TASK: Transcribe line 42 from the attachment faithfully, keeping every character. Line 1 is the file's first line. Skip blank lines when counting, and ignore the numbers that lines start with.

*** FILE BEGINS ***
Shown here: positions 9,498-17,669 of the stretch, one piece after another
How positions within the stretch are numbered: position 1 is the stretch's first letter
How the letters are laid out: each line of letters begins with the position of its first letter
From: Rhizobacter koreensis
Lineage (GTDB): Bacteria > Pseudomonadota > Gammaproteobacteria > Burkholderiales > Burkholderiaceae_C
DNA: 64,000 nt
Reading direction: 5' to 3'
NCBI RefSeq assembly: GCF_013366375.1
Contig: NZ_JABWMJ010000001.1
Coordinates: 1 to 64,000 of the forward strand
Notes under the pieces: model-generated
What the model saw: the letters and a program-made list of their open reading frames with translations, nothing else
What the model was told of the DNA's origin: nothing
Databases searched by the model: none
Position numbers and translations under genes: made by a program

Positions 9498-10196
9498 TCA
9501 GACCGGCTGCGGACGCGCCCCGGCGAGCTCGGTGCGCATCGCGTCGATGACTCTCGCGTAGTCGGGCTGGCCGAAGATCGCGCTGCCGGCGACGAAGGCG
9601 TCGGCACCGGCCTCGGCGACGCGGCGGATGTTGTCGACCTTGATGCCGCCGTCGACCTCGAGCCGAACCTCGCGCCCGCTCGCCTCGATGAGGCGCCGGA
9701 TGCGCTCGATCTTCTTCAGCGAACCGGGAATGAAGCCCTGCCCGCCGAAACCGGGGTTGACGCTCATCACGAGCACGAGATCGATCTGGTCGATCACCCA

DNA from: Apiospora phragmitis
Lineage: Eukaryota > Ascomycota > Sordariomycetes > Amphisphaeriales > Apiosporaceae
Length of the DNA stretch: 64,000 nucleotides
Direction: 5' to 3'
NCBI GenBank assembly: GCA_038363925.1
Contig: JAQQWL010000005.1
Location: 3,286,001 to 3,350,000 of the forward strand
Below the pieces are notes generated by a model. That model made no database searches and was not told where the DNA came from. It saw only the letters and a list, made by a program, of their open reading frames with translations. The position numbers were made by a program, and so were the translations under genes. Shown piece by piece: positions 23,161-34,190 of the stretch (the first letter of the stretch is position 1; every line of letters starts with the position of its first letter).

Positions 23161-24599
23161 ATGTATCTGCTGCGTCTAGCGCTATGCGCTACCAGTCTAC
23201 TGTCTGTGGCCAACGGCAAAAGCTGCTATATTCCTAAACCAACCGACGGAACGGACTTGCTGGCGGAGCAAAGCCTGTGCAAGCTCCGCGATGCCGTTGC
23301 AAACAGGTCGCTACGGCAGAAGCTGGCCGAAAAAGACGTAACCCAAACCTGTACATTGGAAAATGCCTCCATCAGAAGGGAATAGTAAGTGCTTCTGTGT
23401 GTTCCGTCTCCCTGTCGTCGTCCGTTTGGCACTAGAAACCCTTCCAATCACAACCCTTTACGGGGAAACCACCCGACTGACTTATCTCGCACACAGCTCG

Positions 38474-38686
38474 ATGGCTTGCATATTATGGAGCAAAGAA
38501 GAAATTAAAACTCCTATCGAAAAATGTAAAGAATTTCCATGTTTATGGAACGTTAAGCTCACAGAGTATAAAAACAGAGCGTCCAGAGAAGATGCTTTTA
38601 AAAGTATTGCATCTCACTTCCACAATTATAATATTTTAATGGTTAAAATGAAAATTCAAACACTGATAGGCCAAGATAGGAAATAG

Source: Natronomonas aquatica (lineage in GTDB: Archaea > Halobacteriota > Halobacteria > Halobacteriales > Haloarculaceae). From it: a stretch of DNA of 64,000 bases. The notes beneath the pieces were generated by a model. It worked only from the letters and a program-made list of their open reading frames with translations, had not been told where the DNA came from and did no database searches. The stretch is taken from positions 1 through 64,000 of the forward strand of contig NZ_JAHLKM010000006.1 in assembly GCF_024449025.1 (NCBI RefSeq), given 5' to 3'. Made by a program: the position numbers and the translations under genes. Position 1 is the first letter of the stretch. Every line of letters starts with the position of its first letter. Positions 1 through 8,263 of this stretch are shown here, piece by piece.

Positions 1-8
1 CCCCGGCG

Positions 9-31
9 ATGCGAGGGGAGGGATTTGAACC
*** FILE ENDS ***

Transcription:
9 ATGCGAGGGGAGGGATTTGAACC